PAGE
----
One thing parents need to glean from the film is that when kids are uncomfortable or reluctant to be around a certain family member, you should take note and not force them to. There’s a reason why they feel that way, acknowledge and investigate their reasons. Sponono’s sister knew that Sponono does not like being around her husband. That was obviously a red flag. If there are two stereotypical family members who seem to cause the most trauma, it’s aunts and uncles. Aunts seem to be the lead body shamers and while uncles are the top molesters. Should we cancel aunts and uncles? 🤣
It is our responsibility as parents, aunts and uncles to ensure that our children do not inherit our body shaming behaviour. Snax little comments like "Yei wena sdudla, mara wena o motsetserepa, malankane or sgorothi" can be hurtful. We can do better🤞🏾
— Kat-Leg (@katlinana) April 12, 2021
Abusers are so charismatic to hide their true nature
Abusers will be extra nice to you in front of other people. This is so that when you lodge a complaint against them, people will doubt you based on the kind acts they have seen them perform. That’s why the brother-in-law hands her fees money on the spot. He is peacocking for his wife, knowing full well his sinister intentions for Sponono. His plan works because when Sponono reports him to her sister, the sister initially doesn’t believe her. He even tells Sponono that, “no one will believe you.”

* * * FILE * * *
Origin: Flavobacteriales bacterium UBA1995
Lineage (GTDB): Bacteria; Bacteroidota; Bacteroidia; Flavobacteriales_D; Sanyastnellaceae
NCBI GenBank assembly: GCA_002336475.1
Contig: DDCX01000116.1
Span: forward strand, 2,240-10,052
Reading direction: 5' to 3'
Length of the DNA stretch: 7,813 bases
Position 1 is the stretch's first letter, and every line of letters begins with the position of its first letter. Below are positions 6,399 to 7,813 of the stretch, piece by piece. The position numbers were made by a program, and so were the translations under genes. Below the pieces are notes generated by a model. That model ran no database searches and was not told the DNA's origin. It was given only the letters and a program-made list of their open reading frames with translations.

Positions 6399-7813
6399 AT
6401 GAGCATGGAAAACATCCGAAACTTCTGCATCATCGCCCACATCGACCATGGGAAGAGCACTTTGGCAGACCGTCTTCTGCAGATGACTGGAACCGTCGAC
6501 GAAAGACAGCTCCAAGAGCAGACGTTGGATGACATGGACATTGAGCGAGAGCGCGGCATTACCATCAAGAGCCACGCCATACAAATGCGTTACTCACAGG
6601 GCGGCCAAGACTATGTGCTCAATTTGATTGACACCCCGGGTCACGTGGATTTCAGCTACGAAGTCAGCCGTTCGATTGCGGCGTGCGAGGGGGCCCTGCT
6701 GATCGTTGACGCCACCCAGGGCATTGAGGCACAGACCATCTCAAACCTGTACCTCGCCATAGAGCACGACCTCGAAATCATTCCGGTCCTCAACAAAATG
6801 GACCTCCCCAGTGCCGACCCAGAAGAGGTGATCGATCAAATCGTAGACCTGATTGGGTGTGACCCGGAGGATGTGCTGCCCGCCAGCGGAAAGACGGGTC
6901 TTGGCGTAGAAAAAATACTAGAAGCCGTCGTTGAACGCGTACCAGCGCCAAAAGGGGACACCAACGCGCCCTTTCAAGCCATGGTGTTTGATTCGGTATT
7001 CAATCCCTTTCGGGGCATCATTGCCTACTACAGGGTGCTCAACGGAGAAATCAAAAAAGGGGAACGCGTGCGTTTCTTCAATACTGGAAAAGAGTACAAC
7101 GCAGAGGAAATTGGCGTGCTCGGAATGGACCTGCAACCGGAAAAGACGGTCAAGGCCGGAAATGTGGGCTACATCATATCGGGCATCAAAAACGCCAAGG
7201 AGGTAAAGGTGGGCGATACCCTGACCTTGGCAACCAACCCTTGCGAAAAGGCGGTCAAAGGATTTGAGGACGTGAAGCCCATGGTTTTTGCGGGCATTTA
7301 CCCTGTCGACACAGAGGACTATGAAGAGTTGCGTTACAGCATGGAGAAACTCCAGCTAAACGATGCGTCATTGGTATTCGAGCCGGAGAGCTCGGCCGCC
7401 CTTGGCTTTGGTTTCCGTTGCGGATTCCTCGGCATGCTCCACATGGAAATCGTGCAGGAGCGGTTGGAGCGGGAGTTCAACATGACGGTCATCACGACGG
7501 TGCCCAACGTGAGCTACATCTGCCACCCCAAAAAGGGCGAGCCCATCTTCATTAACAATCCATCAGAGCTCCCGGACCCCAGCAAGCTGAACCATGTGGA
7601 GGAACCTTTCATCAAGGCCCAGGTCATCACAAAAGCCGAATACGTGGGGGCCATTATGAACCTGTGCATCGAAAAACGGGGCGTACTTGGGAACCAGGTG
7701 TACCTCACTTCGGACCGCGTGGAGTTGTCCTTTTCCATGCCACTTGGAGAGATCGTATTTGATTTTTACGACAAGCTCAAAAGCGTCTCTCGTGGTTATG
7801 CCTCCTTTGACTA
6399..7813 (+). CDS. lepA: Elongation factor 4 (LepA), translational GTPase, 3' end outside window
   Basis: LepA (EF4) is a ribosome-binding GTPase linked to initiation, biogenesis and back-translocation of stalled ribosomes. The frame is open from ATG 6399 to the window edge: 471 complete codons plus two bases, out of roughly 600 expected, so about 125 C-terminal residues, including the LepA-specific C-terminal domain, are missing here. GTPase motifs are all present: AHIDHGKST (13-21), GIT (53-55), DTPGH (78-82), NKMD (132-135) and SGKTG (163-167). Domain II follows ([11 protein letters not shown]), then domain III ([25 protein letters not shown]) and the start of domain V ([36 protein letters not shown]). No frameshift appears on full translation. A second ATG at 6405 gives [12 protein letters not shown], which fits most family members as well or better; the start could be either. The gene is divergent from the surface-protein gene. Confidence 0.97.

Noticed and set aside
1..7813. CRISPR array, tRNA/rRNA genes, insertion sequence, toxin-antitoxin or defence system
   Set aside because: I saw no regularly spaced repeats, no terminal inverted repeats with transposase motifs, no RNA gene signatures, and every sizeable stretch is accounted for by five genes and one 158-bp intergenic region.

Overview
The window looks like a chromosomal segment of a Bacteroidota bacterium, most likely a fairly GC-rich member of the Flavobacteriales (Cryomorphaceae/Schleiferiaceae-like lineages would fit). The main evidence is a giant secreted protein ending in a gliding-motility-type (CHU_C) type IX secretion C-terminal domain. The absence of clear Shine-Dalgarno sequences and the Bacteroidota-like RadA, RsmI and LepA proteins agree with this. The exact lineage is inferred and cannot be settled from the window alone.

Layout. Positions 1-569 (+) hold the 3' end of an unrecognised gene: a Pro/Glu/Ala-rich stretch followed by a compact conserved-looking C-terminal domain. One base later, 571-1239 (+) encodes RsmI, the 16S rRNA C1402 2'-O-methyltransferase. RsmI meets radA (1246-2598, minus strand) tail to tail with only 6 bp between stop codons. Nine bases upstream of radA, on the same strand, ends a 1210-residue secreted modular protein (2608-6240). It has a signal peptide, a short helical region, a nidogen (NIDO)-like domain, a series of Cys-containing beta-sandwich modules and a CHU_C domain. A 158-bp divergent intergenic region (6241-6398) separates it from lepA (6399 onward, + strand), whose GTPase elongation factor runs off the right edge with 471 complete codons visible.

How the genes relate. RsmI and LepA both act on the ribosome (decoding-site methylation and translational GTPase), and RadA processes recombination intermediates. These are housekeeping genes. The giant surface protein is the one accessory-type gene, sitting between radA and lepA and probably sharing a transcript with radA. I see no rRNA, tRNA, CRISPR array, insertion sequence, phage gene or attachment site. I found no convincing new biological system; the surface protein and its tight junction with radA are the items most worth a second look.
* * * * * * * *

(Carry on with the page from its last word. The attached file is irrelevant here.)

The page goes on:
Abusers and narcissists know how to hide their behaviour when you are together in public well. You look like a fool when you report it to other people. #Ufelani
— Mbaliyezwe Ndlela (@mbali_ndlela) April 15, 2021
Families will hide issues that need to be addressed
When sexual violence occurs in the family, the members tend to want to hide it. When a girl gets pregnant out of wedlock, the parents will send her away or lock her in the house. When Sponono’s friend came over, they lied about her being at home. I think this was so that she can keep their secret which she ended up telling the friend, anyway. Isolation is an instrument typically used by abusers to hide their crimes and keep a hold over their victims.
Kids hate their homes because there’s so much discomfort and tension
Communal family spaces such as eating spaces are so cringe for the kids because those spaces are war zones. The tension is on the menu and the elephant in the room is also at the table. Parents will reprimand children for never being at home without asking why the kids would rather spend the day anywhere else except the home. Sponono literally turns back at the gate and goes back to the wilderness to deal with her trauma on her own.
To all rape survivors, it wasn’t your fault and you will survive
The amount of gas-lighting in this film could power 100 explosions in action movies! Sponono gets asked, “what’s so special about your breasts and bums?” Even when the brother-in-law apologises for raping Sponono, he blames her for his actions. He says, “you are so beautiful.” This film was extremely triggering. The scene when Sponono’s brother-in-law comes to her hut was executed with precision. The candle going out was like pathetic fallacy for what Sponono described as, “you killed me from the inside.” Whoever came up with that idea, here’s your rose!
The matriarch is always left to clean up the mess